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Youth Historians in Harlem

Youth Historians in Harlem (YHH) engages students at Frederick Douglass Academy II and Wadleigh Secondary School in Harlem in independent and collaborative inquiry on the history of their community, including the history of education in Harlem. Since 2013, students have completed a range of projects on the history of their school building (as they are located at Wadleigh), other schools in Harlem (including Harlem Prep, an independent school that operated in Harlem from 1967 to 1975), and a range of other topics of interest to students including community activism, segregation, curriculum, and artistic expression.

Youth Historians have shared their work in presentations to peers, teachers and friends, as leaders of walking tours on Harlem’s history for current and future educators, and in digital exhibits in development at this site.

 

 

 

Youth Historians is motivated by youth participatory action research projects that make history their focus. YHH recognizes the rich intellectual and personal growth that studying the past can bring young people, but also values the ways that a collaborative, multi-generational research project like the Harlem Education History Project can benefit from hearing the questions about the past, and understandings of the relationship between the past and the present, that young people bring.

 

 

 

Youth Historians in Harlem was first developed by Teachers College doctoral candidate Barry Goldenberg, with support from the Institute from Urban and Minority Education. The program receives support from the Zankel Fellowships and the Duques Social Justice Fellowship at Teachers College.  

 

 

Youth Historians work takes various forms, including after-school, summer-intensive, enrichment program, and other contexts. Across all contexts, we maintain a commitment to four key principles:

Student-centered: We build from youth interest and questions in the YPAR tradition, while focusing on supporting students’ holistic development. Not only do students conduct research, but have space to process their learning of challenging history in challenging times.

Place-based in Harlem:  The program is focused on Harlem, both because it is a rich locale for historical inquiry and an important site in US, African American, and African diasporic history. We also focus on the particular opportunities for place-based learning, reflecting on how students learn about and make meaning in the places where students live, go to school, and/or traverse each day.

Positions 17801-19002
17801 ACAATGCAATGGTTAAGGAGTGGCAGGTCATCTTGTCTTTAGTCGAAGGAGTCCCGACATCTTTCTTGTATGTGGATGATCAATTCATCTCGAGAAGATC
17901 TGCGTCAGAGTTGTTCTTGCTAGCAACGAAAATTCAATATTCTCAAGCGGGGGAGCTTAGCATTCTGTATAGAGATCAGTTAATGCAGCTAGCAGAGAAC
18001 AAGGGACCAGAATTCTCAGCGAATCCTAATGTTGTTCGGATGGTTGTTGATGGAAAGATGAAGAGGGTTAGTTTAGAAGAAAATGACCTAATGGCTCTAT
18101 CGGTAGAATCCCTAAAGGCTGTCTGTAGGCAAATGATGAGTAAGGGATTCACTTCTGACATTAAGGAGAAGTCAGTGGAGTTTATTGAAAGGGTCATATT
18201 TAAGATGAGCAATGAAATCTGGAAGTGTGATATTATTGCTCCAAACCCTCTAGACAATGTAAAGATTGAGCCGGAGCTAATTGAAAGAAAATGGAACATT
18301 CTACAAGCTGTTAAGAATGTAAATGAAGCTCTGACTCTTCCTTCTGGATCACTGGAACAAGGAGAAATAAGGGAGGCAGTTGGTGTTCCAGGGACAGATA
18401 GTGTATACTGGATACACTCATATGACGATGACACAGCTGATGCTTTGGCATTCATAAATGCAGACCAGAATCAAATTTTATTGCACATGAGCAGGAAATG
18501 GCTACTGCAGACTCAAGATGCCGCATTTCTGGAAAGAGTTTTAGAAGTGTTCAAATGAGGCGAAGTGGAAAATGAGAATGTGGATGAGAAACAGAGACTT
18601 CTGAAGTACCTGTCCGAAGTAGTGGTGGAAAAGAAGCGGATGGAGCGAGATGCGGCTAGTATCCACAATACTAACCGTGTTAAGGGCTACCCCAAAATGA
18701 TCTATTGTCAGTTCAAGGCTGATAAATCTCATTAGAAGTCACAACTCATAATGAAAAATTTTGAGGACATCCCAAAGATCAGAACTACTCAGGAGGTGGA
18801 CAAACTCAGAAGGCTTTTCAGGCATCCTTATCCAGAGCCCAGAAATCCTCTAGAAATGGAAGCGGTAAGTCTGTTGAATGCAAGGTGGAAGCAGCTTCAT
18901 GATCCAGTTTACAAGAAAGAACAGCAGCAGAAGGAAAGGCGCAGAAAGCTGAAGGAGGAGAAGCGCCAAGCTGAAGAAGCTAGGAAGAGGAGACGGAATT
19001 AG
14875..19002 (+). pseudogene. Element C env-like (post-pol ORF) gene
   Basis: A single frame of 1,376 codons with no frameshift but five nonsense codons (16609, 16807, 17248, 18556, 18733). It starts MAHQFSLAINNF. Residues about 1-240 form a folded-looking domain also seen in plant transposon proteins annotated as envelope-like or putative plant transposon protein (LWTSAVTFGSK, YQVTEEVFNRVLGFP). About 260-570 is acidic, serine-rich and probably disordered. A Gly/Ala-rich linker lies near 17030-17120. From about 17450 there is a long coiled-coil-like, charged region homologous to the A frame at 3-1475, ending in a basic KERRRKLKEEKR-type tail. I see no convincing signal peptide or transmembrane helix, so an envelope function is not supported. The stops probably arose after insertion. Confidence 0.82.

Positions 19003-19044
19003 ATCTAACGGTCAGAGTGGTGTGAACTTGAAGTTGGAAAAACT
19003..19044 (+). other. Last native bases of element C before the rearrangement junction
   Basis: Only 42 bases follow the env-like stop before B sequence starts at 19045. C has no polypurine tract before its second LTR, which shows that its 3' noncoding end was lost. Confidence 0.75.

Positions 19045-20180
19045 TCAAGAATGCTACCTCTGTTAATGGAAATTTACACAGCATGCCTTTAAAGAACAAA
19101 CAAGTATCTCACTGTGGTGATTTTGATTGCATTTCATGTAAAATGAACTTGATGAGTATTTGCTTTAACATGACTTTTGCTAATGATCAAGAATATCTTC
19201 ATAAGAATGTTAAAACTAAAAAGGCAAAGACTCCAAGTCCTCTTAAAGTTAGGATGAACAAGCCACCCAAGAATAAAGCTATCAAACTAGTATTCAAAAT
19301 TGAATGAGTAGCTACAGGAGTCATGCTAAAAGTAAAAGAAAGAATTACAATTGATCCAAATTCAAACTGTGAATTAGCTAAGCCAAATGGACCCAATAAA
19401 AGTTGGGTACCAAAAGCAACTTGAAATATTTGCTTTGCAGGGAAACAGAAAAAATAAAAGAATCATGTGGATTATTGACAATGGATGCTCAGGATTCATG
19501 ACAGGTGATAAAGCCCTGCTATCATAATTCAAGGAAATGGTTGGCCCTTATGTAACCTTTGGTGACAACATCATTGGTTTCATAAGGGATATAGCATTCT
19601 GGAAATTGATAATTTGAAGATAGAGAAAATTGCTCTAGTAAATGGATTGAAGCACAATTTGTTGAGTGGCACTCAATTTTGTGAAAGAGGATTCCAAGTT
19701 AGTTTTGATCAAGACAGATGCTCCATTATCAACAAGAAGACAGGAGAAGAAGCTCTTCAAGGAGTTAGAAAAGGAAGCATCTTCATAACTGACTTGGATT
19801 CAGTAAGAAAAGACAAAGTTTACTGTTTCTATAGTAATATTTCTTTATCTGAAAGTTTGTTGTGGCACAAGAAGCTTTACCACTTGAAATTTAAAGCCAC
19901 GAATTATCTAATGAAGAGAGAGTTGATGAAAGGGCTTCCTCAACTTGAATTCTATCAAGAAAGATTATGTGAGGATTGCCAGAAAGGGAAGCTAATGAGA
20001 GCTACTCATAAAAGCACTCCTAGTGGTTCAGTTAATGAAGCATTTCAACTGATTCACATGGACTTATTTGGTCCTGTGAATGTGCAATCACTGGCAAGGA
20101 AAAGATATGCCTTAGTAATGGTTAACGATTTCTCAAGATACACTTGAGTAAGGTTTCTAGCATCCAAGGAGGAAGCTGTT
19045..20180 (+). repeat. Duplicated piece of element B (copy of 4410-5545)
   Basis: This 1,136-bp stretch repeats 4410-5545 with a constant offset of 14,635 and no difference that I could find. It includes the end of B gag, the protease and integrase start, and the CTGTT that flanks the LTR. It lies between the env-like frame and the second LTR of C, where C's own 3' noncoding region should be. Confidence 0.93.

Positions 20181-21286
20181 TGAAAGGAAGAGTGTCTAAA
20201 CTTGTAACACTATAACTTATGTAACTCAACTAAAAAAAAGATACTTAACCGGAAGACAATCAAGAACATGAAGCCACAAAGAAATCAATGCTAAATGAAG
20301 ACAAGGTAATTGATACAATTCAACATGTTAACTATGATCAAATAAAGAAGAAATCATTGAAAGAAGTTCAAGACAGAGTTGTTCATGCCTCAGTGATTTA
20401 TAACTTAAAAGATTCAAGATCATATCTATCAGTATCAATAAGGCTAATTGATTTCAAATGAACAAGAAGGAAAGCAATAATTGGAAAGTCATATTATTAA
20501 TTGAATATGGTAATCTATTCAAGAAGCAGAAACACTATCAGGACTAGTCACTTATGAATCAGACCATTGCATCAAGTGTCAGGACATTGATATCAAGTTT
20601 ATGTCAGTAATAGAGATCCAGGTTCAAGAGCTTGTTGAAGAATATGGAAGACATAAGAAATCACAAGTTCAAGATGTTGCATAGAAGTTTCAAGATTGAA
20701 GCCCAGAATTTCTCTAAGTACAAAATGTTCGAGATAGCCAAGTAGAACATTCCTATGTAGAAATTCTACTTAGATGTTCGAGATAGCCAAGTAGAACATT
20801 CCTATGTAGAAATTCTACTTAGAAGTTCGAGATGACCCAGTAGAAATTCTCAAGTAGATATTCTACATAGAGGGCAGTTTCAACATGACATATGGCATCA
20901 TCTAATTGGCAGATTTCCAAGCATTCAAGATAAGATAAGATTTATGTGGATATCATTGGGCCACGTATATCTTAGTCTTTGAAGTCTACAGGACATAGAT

Students as experts: The program cultivates venues in which students can share their work with multiple public audiences, so that their developing expertise can be recognized and valued.

Past and present – The program engages students in historical inquiry, which is both launched by and connects to questions about the present day. Exploring the relationship between past and present is a key part of the program’s effort to encourage students’ historical literacy.

 

 

EXHIBITS UNDER DEVELOPMENT - COMING SOON

Achieving Success at Harlem Prep

By Robert Randolph and Isaiah Armstrong

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This is about a selected group of students and how they struggled differently before they enrolled into harlem prep, how they were introduced to the school and how they strived once they enrolled into harlem prep. Although each student has a differnt story, together, these oral histories show that Harlem Prep made a signficant difference in their lives in similarly powerful ways.

 

What Made Harlem Prep Successful?

By Christopher Brooks and Ibrahim Ali

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This exhibit argues that the most effective way to teach students is how the way Harlem Prep did it: through a bond and mutual respect between teachers and students, specific teaching strategies. Also that it is different from the way students are taught in normal public schools in New York City (i.e., not too strict but still rigorous). This exhibit will focus on the teaching that had happened in the classroom that was accepting of everyone and the various approaches Harlem prep took to effectively teach.